Citizenship and Immigration  

    Mr. Speaker, I also have another petition signed by hundreds of people who live in my riding of Scarborough—Rouge River and who are calling for the repeal of Bill C-31, which they are calling “the punishing refugees act”.
    Because Bill C-31 concentrates more power in the hands of the minister by allowing him or her to name safe countries for refugees around the world and restricts access to humanitarian and compassionate consideration, the undersigned petitioners call upon the Government of Canada to repeal Bill C-31, the punishing refugees act, and to return to the framework of the Balanced Refugee Reform Act, passed with the support of all parties in the previous Parliament.

Access to Medicines  

    Mr. Speaker, I table a petition today from constituents in my riding, calling on the House to pass Bill C-398 without significant amendment and to facilitate the immediate and substantial flow of life-saving generic medicines to developing countries.

Experimental Lakes Area  

    Mr. Speaker, I have two petitions today. The first petition I present concerns the ELA.
    Residents of Vancouver, Burnaby and New Westminster, B.C., are unhappy with the government's decision to close the Experimental Lakes Area in northwestern Ontario. These petitioners note that closing that world-renowned facility will jeopardize unique research and our understanding of human impact on lakes, rivers and fish.

Suicide Prevention  

    Mr. Speaker, the second petition is with regard to suicide.
    It gives me pleasure today to present a petition on behalf of the residents of Thunder Bay and Ottawa on the topic of suicide in Canada. Suicide kills ten Canadians every single day. It is the second biggest killer of Canadian youth. Canada is the only industrialized country in the world without a national suicide prevention strategy, and therefore these petitioners urge Parliament to act on Bill C-297 and Bill C-300, dealing with suicide.


Human Rights  

    Mr. Speaker, I am presenting a petition signed by many people from Ontario who are asking the Government of Canada to urge the United Nations to establish an independent, international mechanism to ensure accountability and justice in Sri Lanka. According to a UN report on accountability in that country, many serious human rights violations have been committed by the government of Sri Lanka and the LTTE, including war crimes and crimes against humanity.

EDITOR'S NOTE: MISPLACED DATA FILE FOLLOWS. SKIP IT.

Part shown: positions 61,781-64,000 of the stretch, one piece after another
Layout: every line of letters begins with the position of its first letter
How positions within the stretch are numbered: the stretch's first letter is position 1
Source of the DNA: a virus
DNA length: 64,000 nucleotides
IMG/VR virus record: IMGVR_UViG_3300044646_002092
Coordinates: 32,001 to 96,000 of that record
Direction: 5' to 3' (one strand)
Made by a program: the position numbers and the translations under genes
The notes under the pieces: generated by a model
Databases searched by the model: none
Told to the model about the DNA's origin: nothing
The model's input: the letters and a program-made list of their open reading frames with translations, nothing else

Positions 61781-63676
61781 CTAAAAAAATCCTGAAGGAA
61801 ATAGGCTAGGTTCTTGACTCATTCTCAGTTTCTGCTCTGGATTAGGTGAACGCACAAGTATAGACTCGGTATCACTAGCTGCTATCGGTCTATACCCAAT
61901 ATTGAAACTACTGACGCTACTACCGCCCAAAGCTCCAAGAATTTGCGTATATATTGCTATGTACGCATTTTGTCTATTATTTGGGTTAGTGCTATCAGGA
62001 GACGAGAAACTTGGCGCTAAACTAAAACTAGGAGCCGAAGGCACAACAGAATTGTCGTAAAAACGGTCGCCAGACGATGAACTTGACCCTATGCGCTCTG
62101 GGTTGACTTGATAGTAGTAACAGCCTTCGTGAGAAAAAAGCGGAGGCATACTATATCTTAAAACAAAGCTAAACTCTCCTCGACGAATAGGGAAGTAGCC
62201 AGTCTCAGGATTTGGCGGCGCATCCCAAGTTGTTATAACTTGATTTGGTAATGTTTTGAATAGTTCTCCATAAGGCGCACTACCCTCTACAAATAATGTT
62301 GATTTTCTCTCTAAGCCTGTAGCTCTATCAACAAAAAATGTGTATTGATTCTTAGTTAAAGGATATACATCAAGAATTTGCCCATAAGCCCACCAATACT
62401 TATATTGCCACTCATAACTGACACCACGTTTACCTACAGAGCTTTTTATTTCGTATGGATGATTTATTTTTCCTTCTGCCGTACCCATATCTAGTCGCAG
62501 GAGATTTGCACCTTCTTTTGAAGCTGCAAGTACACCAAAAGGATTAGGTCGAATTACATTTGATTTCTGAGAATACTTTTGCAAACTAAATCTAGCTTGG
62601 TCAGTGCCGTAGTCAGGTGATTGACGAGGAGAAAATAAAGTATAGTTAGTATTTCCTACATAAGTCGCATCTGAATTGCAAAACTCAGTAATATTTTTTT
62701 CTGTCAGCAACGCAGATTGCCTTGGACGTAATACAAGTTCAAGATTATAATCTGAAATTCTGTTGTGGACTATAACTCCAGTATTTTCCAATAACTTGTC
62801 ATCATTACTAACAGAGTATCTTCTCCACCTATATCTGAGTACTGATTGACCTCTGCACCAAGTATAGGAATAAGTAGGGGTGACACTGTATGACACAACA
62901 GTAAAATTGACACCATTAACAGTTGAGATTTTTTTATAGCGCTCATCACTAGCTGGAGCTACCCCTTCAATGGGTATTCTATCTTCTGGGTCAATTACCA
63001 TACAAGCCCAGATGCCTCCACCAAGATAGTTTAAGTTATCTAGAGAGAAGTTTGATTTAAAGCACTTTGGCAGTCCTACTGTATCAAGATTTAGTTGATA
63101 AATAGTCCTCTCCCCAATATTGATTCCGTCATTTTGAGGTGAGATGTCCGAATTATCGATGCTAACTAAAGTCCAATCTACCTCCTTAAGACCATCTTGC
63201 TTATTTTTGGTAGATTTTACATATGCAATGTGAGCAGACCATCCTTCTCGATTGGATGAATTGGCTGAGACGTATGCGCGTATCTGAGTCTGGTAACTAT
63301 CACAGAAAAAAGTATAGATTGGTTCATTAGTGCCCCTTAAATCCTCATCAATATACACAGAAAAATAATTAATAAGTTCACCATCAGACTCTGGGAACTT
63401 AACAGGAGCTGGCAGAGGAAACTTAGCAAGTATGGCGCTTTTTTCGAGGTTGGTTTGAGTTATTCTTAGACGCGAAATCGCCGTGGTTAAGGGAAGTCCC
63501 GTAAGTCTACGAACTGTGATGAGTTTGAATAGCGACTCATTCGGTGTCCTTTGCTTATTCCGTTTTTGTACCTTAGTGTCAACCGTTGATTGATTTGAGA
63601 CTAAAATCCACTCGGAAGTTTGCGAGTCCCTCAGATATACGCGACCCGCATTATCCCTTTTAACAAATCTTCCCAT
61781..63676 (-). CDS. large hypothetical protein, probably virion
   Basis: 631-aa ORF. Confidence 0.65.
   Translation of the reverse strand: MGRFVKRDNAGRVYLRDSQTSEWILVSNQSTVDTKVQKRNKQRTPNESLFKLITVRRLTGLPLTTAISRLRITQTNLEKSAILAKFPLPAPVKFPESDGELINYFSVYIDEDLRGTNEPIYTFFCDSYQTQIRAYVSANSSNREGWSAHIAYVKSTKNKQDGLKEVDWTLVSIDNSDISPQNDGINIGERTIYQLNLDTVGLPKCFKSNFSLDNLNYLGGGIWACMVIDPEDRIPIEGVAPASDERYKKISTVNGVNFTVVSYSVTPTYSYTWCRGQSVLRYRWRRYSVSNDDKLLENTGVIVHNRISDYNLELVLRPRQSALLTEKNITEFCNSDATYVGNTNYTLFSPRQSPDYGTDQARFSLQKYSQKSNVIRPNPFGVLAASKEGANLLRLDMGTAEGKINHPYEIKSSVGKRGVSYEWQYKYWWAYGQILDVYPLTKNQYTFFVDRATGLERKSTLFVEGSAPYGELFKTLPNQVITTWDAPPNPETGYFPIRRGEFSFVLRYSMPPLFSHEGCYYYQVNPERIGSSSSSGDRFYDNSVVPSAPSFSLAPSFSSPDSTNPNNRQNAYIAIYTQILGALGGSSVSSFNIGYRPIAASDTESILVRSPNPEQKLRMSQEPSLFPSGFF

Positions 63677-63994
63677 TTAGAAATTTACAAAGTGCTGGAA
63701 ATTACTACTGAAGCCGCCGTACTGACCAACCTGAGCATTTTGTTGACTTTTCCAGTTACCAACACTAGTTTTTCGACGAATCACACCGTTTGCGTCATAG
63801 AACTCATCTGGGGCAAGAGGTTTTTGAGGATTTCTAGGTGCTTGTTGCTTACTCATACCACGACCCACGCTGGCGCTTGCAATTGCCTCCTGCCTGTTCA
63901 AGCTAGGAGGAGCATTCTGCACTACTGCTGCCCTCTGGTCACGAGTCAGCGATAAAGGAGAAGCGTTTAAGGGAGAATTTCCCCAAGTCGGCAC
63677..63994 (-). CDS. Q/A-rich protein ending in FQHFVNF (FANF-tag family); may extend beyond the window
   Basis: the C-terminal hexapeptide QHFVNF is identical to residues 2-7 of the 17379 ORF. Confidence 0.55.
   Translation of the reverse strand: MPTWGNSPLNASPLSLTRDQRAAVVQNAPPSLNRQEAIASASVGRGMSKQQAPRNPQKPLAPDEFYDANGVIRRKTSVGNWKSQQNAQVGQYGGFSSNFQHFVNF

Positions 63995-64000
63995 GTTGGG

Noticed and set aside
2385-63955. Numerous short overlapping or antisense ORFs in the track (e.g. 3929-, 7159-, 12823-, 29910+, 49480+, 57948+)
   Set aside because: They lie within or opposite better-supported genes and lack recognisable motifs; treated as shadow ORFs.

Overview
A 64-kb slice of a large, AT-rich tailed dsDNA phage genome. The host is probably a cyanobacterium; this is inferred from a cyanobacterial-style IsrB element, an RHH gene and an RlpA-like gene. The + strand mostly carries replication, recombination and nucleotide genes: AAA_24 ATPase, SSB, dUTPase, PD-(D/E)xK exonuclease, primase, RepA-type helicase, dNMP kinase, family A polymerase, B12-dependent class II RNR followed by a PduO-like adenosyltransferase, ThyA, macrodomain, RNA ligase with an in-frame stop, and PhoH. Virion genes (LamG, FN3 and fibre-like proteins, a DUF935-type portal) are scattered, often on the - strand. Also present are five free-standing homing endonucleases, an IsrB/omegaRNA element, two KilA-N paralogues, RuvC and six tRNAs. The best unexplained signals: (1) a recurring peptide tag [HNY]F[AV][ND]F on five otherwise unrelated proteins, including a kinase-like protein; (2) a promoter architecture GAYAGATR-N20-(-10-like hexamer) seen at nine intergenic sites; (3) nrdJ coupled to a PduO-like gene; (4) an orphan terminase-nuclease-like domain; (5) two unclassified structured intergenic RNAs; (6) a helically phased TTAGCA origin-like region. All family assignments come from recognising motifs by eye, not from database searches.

Therefore, I am very pleased to present this petition in the House today.


The Environment  

    Mr. Speaker, I have the honour to present a petition today from petitioners who are asking for a royal commission on the environment and health.
    The commission's mandate would be to examine and make recommendations regarding all aspects of the environmental and health impacts of industrial activity in Canada and the application of the precautionary principle, which protects public health and the environment from uncertain risks, to the regulation of both industrial processes and the production, distribution and availability of consumer goods in Canada.

Experimental Lakes Area  

    Mr. Speaker, Canada's Experimental Lakes Area is known throughout the world as a facility that protects and researches important information in regard to preserving our aquatic system. The petition calls upon the government to reverse its decision to close the ELA research station.



Citizenship and Immigration  

    Mr. Speaker, I am honoured to present a petition on behalf of voters to rescind Bill C-31, which, as we know, will restrict immigrants' rights and refugee claims and will give more and more arbitrary powers to the minister responsible.


Questions on the Order Paper

    Mr. Speaker, the following questions will be answered today: Nos. 896 and 897.


Question No. 896--
Mr. Kevin Lamoureux:
     With regard to the lawsuit by Suaad Hagi Mohamud against the Government of Canada: (a) what were the costs of the legal fees, broken down by category, incurred by the government to defend itself in the lawsuit and to reach a settlement; (b) what were the terms of the settlement; (c) was there a financial sum awarded to Suaad Hagi Mohamud; and (d) was a non-disclosure agreement signed with regard to the settlement and, if so, why?
Hon. Rob Nicholson (Minister of Justice and Attorney General of Canada, CPC):
    Mr. Speaker, to the extent that the information that has been requested is protected by solicitor-client privilege, the federal Crown asserts that privilege and, in this case, has waived that privilege only to the extent of revealing the total legal cost.
    The total legal cost is approximately $1,544,450.09.
Question No. 897--
Mr. Kevin Lamoureux:
     With regard to the April 25, 2012, announcement by the Minister of Citizenship and Immigration to end the coverage of supplemental health care benefits under the Interim Federal Health Program to protected persons and refugee claimants: (a) what consultations took place before the policy decision was made; (b) who was consulted; (c) when did the consultations take place; (d) what provincial and territorial governments took part in the consultations; (e) which medical and health care associations were consulted; (f) what are the details of the documents, briefing notes or departmental recommendations that were given to the Minister before the policy decision was taken and will these be tabled in Parliament; (g) how many provincial and territorial governments have written to the Minister requesting that the policy decision be reversed; and (h) has a monitoring process been put in place to monitor the effects of the cuts on protected persons or refugee claimants and to public health?